Court of Appeals of Ohio, Fifth District, Muskingum
Criminal Appeal from the Court of Common Pleas, Case No.
Plaintiff-Appellee D. MICHAEL HADDOX PROSECUTING ATTORNEY
GERALD V. ANDERSON II ASSISTANT PROSECUTOR
Defendant-Appellant ERIC J. ALLEN THE LAW OFFICE of ERIC J.
John W. Wise, P. J. Hon. William B. Hoffman, J. Hon. Craig R.
Defendant-appellant Ivan J. Smith appeals his convictions
entered in the Muskingum County Court of Common Pleas
following a jury trial.
Plaintiff-appellee is the State of Ohio.
OF THE FACTS AND CASE
The relevant facts and procedural history are as follows:
On July 13, 2016, Muskingum County Sheriffs dispatch received
a complaint about the odor of marijuana coming from the
residence located at 128 Hamline Ave., Zanesville, Ohio. The
complaint also stated that the occupants at the residence
were trafficking in drugs.
Colleena Johnson ("Colleena") and Appellant lived
at 128 Hamline Ave., 130 Hamline Ave. was vacant at the time.
(Trial, Vol. I, p. 157, 159; Vol. II, p. 455). Their
residence is a duplex with 130 Hamline Ave., wherein 128 is
on the south side and 130 is on the north side. (T. at 157).
In response to the complaint, officers approached the
residence to conduct a "knock and talk". (T. at
152-53). Officers noticed the odor or raw marijuana, which
became stronger when Colleena came out after the officers
knocked. (T. at 155-56). Colleena refused to give consent for
a search of the residence. Officers secured the residence
while Detective Matt Wilhite ("Det. Wilhite") left
to procure a search warrant. (T. at 156). Colleena, who was
not permitted to re-enter the residence without being
accompanied by an officer, left on foot. It took a little
over an hour for Det. Wilhite to return with a signed search
Additionally, officers received consent from Dan Reinstetle,
the owner of the duplex, to search the vacant 130 Hamline
Ave. residence to confirm the odor of marijuana was not
coming from it. (T. at 159). Officers also found nine (9)
marijuana plants outside, on the south side (128 side) of the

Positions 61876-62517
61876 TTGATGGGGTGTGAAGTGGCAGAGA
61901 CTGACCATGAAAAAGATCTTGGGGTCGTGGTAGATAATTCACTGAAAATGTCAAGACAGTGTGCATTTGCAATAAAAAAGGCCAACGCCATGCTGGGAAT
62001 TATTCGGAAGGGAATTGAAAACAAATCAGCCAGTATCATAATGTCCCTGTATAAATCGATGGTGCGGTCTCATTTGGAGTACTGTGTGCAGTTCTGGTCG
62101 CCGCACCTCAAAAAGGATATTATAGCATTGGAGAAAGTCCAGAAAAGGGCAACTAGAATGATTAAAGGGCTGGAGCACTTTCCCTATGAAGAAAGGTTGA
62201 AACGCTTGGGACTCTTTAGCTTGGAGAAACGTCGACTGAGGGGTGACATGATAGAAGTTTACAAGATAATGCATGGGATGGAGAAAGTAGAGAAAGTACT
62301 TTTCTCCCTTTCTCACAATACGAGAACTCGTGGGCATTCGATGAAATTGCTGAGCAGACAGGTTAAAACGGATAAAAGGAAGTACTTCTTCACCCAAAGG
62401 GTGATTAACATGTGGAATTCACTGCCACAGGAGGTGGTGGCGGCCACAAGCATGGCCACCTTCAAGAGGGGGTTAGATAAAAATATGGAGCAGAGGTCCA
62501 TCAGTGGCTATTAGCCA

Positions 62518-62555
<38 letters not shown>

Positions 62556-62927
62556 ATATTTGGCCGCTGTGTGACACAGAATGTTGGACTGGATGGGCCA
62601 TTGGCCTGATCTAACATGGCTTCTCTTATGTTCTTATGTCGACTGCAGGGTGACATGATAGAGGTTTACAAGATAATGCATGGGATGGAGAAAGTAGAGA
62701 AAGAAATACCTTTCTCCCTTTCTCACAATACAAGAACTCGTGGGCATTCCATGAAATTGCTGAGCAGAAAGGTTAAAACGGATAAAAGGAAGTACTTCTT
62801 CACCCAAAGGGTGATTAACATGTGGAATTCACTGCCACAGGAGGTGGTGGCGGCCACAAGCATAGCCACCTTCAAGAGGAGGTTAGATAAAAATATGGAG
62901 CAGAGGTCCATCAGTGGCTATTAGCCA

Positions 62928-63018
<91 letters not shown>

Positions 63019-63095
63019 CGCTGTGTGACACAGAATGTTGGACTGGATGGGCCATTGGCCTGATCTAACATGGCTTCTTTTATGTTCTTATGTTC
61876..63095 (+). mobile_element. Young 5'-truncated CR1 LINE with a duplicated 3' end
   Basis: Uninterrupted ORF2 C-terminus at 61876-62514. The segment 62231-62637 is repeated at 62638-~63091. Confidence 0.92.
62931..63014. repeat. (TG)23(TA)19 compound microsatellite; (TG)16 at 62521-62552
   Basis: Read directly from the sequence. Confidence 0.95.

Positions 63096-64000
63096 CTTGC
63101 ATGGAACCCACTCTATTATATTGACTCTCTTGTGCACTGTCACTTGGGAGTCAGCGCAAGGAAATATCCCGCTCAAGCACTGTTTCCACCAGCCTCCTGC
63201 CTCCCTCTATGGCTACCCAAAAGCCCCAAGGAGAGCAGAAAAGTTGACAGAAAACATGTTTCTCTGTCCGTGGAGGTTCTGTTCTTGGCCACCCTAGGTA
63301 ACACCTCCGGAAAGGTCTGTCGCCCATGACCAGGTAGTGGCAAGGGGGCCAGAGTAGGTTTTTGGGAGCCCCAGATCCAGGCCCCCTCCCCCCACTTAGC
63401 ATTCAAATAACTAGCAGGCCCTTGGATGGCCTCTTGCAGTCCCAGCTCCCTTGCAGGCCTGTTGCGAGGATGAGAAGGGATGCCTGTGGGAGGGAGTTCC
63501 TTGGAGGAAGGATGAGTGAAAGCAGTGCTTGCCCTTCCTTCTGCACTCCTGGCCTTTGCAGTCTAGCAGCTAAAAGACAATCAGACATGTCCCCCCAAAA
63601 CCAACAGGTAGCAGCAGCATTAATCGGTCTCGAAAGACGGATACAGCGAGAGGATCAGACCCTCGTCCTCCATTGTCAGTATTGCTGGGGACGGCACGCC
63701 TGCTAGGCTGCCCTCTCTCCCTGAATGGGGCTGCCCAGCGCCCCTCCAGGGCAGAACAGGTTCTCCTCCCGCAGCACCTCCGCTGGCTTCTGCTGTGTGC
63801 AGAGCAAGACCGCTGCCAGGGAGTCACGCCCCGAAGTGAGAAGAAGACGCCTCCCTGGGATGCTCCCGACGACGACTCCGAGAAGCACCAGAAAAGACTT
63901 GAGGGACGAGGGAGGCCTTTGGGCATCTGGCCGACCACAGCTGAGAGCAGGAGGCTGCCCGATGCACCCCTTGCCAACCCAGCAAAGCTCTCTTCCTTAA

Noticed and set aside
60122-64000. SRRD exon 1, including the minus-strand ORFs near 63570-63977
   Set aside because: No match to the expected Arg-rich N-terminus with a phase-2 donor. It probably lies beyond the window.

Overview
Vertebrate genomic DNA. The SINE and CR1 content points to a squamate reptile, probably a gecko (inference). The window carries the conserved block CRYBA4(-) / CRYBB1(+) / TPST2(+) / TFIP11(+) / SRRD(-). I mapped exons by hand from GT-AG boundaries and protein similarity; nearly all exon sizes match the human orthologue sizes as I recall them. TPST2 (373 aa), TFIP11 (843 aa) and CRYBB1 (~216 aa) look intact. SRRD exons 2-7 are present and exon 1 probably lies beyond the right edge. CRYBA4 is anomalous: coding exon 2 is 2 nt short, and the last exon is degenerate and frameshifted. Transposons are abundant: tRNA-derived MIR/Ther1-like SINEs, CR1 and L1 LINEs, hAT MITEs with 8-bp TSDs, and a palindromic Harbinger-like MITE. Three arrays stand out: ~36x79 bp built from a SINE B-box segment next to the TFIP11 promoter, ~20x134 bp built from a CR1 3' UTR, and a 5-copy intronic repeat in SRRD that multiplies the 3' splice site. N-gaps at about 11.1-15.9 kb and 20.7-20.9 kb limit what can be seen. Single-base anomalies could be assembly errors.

duplex, in pots that resembled pots that were later
discovered inside 128 Hamline Ave. (T. at 167). The marijuana
plants outside had labels on them to identify their strand.
(T. at 169).
Inside 128 Hamline Ave., officers found Christmas tags that
read "To Ivan, From Col", mason jars with
labelling, and Ziploc vacuum sealed bags with handwriting
that was similar to the handwriting on the labels on the
marijuana plants outside. (T. at 170-71, 173). There was also
marijuana residue on the bottom of the mason jars and the
labels for other strands of marijuana. (T. at 171-72).
Officers also found five (5) butane cans inside the
residence, which Det. Wilhite testified were frequently used
to process marijuana to manufacture hashish. (T. at 172).
Hashish was also found. (T. at 467-69).
During the search, officers also found duct tape that matched
duct tape on the marijuana plants outside, as well as duct
tape that would later be found in the basement and at a
storage unit. (T. at 173-74).
A book named Cannabis Indica was found next to a cedar chest
in a room upstairs. (T. at 176). Inside that cedar chest were
four (4) more mason jars with labels, vacuum sealed bags, and
a plastic tote that had Appellant's fingerprint on it.
(T. at 177, 392-94). There was a desk in the room that had
mail and multiple documents in the name of Appellant. (T. at
83-84, 205). Officers also found a Styrofoam cup with
methamphetamine inside of it. (T. at 180, 182, 301, 467-69).
In a closet, behind some clothes was a staircase that led to
the attic, which had been secured by coat hanger wire. (T. at
184). The attic can only be accessed from 128 Hamline Ave.,
not from 130 Hamline Ave. (T. at 166, 269-70). In the attic,
eighty-four (84) full plants, fresh, with wet and damp soil,
were found, as well as a large, plastic, industrial grinder
with ground-up marijuana inside, more mason jars, a vacuum
sealer, and other dried marijuana were found. (T. at 185,
188-89, 317-18). Appellant's fingerprints were on the